Why are Living Arrangements Addressed During an SSI Application?
The answer is really quite simple at first glance if you think about the nature of the Supplemental Security Income disability program. SSI is a need based disability program; consequently an SSI beneficiary’s disability benefit amount is dependent upon an individual’s actual need.
Current statistics indicate that 6.3 million Americans receive an SSI benefit. Approximately 43 percent of those recipients live in shared households, 36 percent live on their own, 5 percent live in institutions, and 13 percent live with their spouse or spouse and children. Nearly half of all SSI recipients live in households that involve other individuals.
From the vantage point of the federal government, in order for the program to provide equal and fair treatment for all beneficiaries, Social Security must take into account that some individuals are living on their own and paying all of their bills with their SSI disability benefits and some are not. It would not be fair for one SSI disability recipient to pay all of their own bills, and another have their bills paid in part or fully by other individuals, while both are receiving the same disability benefit amount.
For example, if an SSI disability recipient is living in a household with six other individuals, the household bills should be divided amongst the seven members of the household. From the viewpoint of the social security administration, if the SSI recipient is not paying their one seventh of the bills their benefit should be reduced.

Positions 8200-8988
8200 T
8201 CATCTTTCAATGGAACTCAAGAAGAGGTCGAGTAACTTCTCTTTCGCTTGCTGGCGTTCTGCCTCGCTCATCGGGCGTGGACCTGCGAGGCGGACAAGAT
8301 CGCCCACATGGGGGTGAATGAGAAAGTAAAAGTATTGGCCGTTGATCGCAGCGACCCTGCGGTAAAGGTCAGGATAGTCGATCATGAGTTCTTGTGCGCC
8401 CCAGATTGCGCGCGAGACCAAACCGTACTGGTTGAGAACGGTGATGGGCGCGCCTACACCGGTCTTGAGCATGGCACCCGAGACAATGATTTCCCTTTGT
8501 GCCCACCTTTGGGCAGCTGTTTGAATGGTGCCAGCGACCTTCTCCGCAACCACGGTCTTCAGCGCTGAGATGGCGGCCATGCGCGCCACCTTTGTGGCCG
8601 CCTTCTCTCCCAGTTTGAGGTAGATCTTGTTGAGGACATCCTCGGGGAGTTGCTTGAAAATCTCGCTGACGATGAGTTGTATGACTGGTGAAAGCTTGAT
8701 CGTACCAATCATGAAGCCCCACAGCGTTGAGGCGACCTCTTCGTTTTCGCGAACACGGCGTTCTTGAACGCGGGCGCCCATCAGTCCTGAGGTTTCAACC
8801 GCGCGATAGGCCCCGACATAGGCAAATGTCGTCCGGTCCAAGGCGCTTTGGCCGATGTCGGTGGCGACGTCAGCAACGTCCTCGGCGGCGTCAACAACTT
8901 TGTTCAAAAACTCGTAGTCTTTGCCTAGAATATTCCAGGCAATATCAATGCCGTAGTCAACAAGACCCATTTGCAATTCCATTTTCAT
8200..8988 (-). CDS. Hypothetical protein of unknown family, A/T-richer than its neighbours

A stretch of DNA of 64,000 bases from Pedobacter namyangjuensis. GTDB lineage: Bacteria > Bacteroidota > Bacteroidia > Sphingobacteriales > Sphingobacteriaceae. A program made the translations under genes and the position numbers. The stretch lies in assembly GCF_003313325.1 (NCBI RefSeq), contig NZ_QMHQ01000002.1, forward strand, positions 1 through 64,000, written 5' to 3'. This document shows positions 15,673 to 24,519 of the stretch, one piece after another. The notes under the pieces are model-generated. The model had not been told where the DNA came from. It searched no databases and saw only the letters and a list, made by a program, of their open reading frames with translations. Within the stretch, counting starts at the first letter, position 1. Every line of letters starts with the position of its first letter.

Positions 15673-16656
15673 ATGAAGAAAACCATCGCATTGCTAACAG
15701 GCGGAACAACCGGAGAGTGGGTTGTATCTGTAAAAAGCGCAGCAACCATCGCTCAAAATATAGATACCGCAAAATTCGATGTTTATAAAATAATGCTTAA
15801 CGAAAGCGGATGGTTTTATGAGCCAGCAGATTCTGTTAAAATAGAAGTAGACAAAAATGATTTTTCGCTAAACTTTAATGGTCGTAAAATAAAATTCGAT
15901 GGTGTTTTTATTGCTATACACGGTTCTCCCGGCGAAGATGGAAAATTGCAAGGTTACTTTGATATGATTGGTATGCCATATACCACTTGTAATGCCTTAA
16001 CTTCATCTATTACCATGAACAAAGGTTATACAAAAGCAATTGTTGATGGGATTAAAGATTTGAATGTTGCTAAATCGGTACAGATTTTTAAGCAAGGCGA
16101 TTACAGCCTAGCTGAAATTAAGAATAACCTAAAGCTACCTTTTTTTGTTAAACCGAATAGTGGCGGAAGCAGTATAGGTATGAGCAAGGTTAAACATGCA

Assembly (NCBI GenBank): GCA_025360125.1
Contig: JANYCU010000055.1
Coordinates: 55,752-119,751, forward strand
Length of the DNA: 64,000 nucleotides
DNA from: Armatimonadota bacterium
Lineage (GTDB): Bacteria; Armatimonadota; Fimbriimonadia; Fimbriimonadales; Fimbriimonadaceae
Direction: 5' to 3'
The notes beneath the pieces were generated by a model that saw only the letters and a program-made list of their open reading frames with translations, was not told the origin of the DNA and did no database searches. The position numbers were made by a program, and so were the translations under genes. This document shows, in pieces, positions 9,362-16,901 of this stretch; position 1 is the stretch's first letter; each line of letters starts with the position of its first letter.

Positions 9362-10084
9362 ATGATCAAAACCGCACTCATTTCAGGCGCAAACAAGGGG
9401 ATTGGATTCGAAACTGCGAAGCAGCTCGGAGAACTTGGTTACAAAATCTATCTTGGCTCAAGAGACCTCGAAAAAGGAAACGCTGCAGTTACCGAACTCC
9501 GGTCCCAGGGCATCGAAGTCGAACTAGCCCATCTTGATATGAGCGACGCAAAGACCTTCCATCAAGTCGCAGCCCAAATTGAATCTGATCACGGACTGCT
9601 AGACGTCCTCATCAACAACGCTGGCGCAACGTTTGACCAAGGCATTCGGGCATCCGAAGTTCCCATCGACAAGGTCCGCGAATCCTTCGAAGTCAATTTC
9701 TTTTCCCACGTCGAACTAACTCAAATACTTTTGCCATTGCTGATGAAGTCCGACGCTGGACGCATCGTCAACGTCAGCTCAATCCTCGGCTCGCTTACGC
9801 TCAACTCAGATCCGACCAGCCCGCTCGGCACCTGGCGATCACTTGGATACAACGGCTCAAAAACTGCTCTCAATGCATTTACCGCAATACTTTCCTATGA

Social Security determines the amount of an individual’s SSI disability benefits based upon income (help with food, shelter, or household bills can be considered income in the SSI program). Consequently, an individual’s benefit may be reduced if they are living with someone or in a household, and the other member or members of the household are paying more, or all, of the household bill’s for food, shelter, and utilities.
Individuals may only receive maximum SSI benefits if they are living on their own (paying their own bills---if their bills are being paid by another individual their SSI benefits are subject to reduction even if they live alone) or if they are paying their fair share of the household bills.
Social Security will never take an individual’s entire disability benefit because of living arrangements; in fact the maximum amount an individual’s SSI benefit may be reduced because of their living arrangements is one third.
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